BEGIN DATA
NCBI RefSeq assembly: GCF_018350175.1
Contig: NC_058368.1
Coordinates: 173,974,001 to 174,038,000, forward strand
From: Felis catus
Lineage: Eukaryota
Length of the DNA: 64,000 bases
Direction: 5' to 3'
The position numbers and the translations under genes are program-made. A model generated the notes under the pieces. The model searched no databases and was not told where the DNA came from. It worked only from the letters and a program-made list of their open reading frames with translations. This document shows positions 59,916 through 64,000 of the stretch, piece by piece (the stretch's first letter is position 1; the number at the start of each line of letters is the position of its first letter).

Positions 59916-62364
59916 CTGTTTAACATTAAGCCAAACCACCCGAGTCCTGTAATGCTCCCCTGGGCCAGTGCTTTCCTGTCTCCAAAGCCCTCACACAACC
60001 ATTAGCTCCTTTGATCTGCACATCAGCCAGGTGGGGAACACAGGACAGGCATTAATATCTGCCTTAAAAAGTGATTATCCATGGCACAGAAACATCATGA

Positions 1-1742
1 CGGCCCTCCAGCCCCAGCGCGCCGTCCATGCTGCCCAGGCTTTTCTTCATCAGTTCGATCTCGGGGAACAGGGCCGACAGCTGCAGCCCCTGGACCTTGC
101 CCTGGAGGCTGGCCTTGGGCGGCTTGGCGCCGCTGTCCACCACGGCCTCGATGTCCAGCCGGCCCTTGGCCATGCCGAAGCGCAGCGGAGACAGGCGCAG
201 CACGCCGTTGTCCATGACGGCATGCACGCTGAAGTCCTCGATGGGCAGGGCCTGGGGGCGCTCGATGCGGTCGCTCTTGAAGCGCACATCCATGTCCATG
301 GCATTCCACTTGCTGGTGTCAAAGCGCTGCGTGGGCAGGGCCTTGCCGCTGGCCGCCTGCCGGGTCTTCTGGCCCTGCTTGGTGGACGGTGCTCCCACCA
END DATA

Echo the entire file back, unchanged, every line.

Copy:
NCBI RefSeq assembly: GCF_018350175.1
Contig: NC_058368.1
Coordinates: 173,974,001 to 174,038,000, forward strand
From: Felis catus
Lineage: Eukaryota
Length of the DNA: 64,000 bases
Direction: 5' to 3'
The position numbers and the translations under genes are program-made. A model generated the notes under the pieces. The model searched no databases and was not told where the DNA came from. It worked only from the letters and a program-made list of their open reading frames with translations. This document shows positions 59,916 through 64,000 of the stretch, piece by piece (the stretch's first letter is position 1; the number at the start of each line of letters is the position of its first letter).

Positions 59916-62364
59916 CTGTTTAACATTAAGCCAAACCACCCGAGTCCTGTAATGCTCCCCTGGGCCAGTGCTTTCCTGTCTCCAAAGCCCTCACACAACC
60001 ATTAGCTCCTTTGATCTGCACATCAGCCAGGTGGGGAACACAGGACAGGCATTAATATCTGCCTTAAAAAGTGATTATCCATGGCACAGAAACATCATGA

Positions 1-1742
1 CGGCCCTCCAGCCCCAGCGCGCCGTCCATGCTGCCCAGGCTTTTCTTCATCAGTTCGATCTCGGGGAACAGGGCCGACAGCTGCAGCCCCTGGACCTTGC
101 CCTGGAGGCTGGCCTTGGGCGGCTTGGCGCCGCTGTCCACCACGGCCTCGATGTCCAGCCGGCCCTTGGCCATGCCGAAGCGCAGCGGAGACAGGCGCAG
201 CACGCCGTTGTCCATGACGGCATGCACGCTGAAGTCCTCGATGGGCAGGGCCTGGGGGCGCTCGATGCGGTCGCTCTTGAAGCGCACATCCATGTCCATG
301 GCATTCCACTTGCTGGTGTCAAAGCGCTGCGTGGGCAGGGCCTTGCCGCTGGCCGCCTGCCGGGTCTTCTGGCCCTGCTTGGTGGACGGTGCTCCCACCA